Are these Stockholm travel tips helpful to you?
Share with me in the Comments!

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Travel Tips for Visiting Stockholm • The Petite Wanderess

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Visited: May 2017
Useful websites: Visit Stockholm | SL Transport | Flygbussarna Airport Bus
Research sources: Routes North
Image credits: Flygbussarna Airport Bus photo is via Flygbussarna press room at Mynewsdesk, licensed under Creative Commons CC 3.0. In-room photos of Skanstulls Hostel and AF Chapman Hotel are from Bookings.com. All other photos were taken by me.
Disclosure: This blogpost contains affiliate link(s). If you make a booking/purchase through the link(s), my travel blog receives a tiny commission at no extra costs to you. The commission helps me offset costs to maintain this website, I’ll be very grateful for your support! Full disclosure terms are available on this page.

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14 comments

  1. Lovely to read your experience in Stockholm! Its so different from my experience! hahahaha…. I’m glad you enjoyed your visit to my favorite city in Europe. 🙂
    A few differences:
    I’ve never paid to use a toilet except in Centralstation in Stockholm. I saw a lot of Swedish-Asians in Stockholm and notice more and more each time I visit. I don’t usually get spoken to in English much either but maybe because my Swedish is pretty decent and sounds pretty native just without a distinct accent. hahaha that being said, its really nice to read what its like to experience Stockholm without even a basic Swedish and seems like the only trouble you have is on the trains and menus. There are quite a lot of menus in English if you ask for many restaurants but there are a lot that don’t. The servers are more than happy to help you translate though!

    1. Thanks Alaine! Fun to read about the differences from a person familiar with Stockholm too! Hmm, what I did was walk past the cafes at Sodermalm and check out the menus pasted outdoors –– mostly Swedish, so I’ll just walk on, ha! I’m the kind who just wants quick and easy efforts about meals when I travel solo, so I don’t even think about asking the staff, though all I’ve met are just very helpful and friendly staff in Stockholm =)

    1. Oh no! I didn’t eat meatballs in Stockholm lolll (I don’t take beef), and I didn’t go IKEA either! Not worth the time to travel down hehe.

  2. Great post! I’ve never been to Stockholm so one day I’ll get up there…! That hostel you stayed in looks awesome, wouldn’t have even known it was a hostel…!

    1. Thank you Julie! Stockholm was a pretty place to visit =) And about the hostel, IKR! Very glad I found this hostel! Or I would have had to pay S$400+ for a room half the size somewhere else.. 😉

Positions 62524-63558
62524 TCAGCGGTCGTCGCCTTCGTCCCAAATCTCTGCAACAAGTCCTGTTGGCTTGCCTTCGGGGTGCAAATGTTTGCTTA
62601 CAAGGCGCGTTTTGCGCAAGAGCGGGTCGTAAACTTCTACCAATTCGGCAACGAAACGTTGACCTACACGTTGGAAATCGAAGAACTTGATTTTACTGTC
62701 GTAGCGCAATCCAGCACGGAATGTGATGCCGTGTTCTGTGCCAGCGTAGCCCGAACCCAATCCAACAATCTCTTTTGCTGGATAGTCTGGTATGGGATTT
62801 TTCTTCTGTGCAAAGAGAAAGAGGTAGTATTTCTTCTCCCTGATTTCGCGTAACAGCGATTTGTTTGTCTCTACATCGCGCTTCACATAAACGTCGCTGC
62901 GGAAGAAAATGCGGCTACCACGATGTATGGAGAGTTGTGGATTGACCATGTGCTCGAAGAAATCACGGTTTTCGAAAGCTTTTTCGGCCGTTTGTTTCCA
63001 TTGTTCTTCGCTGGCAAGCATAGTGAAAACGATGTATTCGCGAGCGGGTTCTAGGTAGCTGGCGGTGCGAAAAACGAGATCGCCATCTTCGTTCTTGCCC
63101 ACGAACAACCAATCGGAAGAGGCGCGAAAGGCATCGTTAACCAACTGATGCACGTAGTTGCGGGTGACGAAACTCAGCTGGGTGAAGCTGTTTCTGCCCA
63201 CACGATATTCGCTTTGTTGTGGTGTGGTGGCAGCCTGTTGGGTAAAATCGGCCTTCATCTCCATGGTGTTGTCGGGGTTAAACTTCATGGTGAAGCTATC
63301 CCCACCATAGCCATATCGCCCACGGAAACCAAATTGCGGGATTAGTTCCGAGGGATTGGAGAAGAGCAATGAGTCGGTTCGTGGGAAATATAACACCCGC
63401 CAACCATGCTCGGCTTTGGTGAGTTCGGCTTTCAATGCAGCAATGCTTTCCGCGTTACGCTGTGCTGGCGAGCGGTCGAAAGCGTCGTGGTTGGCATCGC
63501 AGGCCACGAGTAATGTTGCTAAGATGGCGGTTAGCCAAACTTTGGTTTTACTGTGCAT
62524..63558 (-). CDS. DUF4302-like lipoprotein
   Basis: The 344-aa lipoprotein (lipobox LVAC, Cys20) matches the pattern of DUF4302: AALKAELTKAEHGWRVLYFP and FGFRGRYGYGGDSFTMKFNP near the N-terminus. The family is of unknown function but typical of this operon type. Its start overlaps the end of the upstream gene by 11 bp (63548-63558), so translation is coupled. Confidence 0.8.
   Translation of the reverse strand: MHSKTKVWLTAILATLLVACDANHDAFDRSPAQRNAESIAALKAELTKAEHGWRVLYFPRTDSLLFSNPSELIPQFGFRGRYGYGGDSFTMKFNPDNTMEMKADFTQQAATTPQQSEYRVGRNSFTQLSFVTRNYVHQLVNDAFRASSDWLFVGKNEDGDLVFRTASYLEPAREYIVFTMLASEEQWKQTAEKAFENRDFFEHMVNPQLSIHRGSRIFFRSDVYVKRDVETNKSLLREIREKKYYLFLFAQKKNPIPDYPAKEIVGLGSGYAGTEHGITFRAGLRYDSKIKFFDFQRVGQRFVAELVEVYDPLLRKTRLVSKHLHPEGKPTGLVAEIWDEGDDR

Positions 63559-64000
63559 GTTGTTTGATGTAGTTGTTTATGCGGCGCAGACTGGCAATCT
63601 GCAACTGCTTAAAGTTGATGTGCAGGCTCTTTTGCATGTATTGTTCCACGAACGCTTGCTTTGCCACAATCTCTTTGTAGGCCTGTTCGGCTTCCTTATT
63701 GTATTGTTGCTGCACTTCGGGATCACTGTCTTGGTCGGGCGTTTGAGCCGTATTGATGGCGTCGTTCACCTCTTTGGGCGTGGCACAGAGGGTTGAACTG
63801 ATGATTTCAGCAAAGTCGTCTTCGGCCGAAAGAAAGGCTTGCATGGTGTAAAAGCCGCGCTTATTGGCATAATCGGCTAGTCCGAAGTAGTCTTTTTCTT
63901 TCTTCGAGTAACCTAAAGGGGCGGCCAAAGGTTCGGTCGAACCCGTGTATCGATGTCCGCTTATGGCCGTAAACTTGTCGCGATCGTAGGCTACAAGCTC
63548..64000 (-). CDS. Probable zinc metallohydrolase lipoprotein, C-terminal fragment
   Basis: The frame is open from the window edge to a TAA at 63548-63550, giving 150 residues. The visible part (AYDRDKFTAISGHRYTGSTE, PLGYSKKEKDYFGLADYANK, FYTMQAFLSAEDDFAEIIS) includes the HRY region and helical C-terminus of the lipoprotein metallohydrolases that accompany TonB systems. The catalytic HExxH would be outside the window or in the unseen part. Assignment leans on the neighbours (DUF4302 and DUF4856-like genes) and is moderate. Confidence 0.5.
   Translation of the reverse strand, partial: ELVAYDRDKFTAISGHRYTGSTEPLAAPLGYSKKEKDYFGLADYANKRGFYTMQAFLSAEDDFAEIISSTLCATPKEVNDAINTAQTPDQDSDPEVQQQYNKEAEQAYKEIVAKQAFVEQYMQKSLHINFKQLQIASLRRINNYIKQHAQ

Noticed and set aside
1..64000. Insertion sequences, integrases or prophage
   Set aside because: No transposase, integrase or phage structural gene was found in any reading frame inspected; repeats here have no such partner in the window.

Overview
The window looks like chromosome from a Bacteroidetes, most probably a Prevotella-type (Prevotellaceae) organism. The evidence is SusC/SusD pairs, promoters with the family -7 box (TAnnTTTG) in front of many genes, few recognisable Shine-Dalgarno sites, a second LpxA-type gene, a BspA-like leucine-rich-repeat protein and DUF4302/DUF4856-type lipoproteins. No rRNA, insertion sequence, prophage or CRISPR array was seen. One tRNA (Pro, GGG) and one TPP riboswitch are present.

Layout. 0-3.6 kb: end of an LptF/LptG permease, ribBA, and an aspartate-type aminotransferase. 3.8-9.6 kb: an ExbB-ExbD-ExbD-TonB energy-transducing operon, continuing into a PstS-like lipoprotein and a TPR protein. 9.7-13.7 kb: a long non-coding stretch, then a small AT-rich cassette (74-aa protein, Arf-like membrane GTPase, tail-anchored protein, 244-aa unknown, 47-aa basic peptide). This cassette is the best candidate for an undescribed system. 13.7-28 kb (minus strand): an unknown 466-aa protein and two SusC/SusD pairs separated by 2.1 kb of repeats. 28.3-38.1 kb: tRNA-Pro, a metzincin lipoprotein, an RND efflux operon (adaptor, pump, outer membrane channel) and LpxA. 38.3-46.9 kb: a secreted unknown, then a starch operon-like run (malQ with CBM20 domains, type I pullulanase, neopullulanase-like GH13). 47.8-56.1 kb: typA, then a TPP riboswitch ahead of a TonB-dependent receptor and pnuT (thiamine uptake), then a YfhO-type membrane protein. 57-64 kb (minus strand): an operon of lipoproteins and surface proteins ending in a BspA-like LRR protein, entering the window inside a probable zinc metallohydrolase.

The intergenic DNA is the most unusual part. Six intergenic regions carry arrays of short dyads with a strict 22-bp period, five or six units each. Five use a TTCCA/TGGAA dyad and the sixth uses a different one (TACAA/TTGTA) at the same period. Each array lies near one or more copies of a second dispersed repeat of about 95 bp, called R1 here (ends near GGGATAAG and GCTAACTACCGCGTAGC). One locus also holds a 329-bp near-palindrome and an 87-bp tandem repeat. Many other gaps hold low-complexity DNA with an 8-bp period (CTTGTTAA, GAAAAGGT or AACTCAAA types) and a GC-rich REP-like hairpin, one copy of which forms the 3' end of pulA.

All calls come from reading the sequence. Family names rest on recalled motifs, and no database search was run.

3. To be honest, Stockholm kind of sounds a little boring for me too. But thank you for sharing these inside tips, will definitely take them into consideration and now I think I will add Stockholm to my travel bucket list!

    1. Thanks Pamela Leon for coming by! Honestly, I spent much time planning possible programs to fill my itinerary and it was quite a struggle because I struck out museums like Vasa Museum, ABBA Museum, the medieval museum etc as I had no interest in them. But I went Stockholm at a good period when the cherry blossoms were in bloom in Stockholm, the ambience was really fantastic! I might share my ‘not-so-conventional’ itinerary on my blog one day =)

  4. Hi there,
    I totally enjoyed reading your Stockholm post! I will be visiting end of July. I have so many places I want to see! I have never been told that Stockholm was a boring place to visit…. You had only three days there so I gather you didn’t get to cruise about the archipelagos? That is something I will definitely be doing. I have 6 days there so double your time.
    I did book a hotel room but ended up cancelling it and found an awesome Air B and B right in the heart of Sodermalm. I have a list of cool cafes that have been highly recommended but definitely have taken your advice and maybe googling the menus online first! Haha. Did you try the infamous Cinnamon Buns?

    I cannot wait to get to Scandinavia! I will be going to Iceland and Norway (Oslo/Bergen/Stavenger) and a quick visit to Copenhagen? Have you visited those cities? I would love to read your blogs aout them!

    Joanna

    1. Hi Joanna! Thank you for coming by! Am very happy to see your comment! I was in Stockholm for 2 days, leaving next morning on the 3rd, so I didn’t have a chance to visit the archipelagos, which was a pity! You have fun doing that, I shall save it for my next time! =) Also, I had booked a hotel room and also cancelled when I found the hostel that eventually felt like a good fit. I also didn’t try their famous cinnamon buns for fika haha I’m missing out all the must-sees and must-eats! Time passed really quickly for me in Stockholm, I might be sharing my itinerary here on my blog though.

      I went Bergen and Stavanger after Stockholm – Norway is unlike any other country I’ve ever been, it’s amazing! Please stay tuned for my blogposts on Norway, I’ll try my best to catch up writing! Scandinavia has SO MUCH to offerrrrrrr I wish I can spend months just exploring there if it’s not so expensive *blushes*, and omg you’re going Iceland and Copenhagen! Enjoy your trip, definitely will be awesome!

    1. Thanks Ainsley! The boat hotel is a cool idea indeed – a classic option only Stockholm has, I’m keeping it in my mind for my future returns too! =D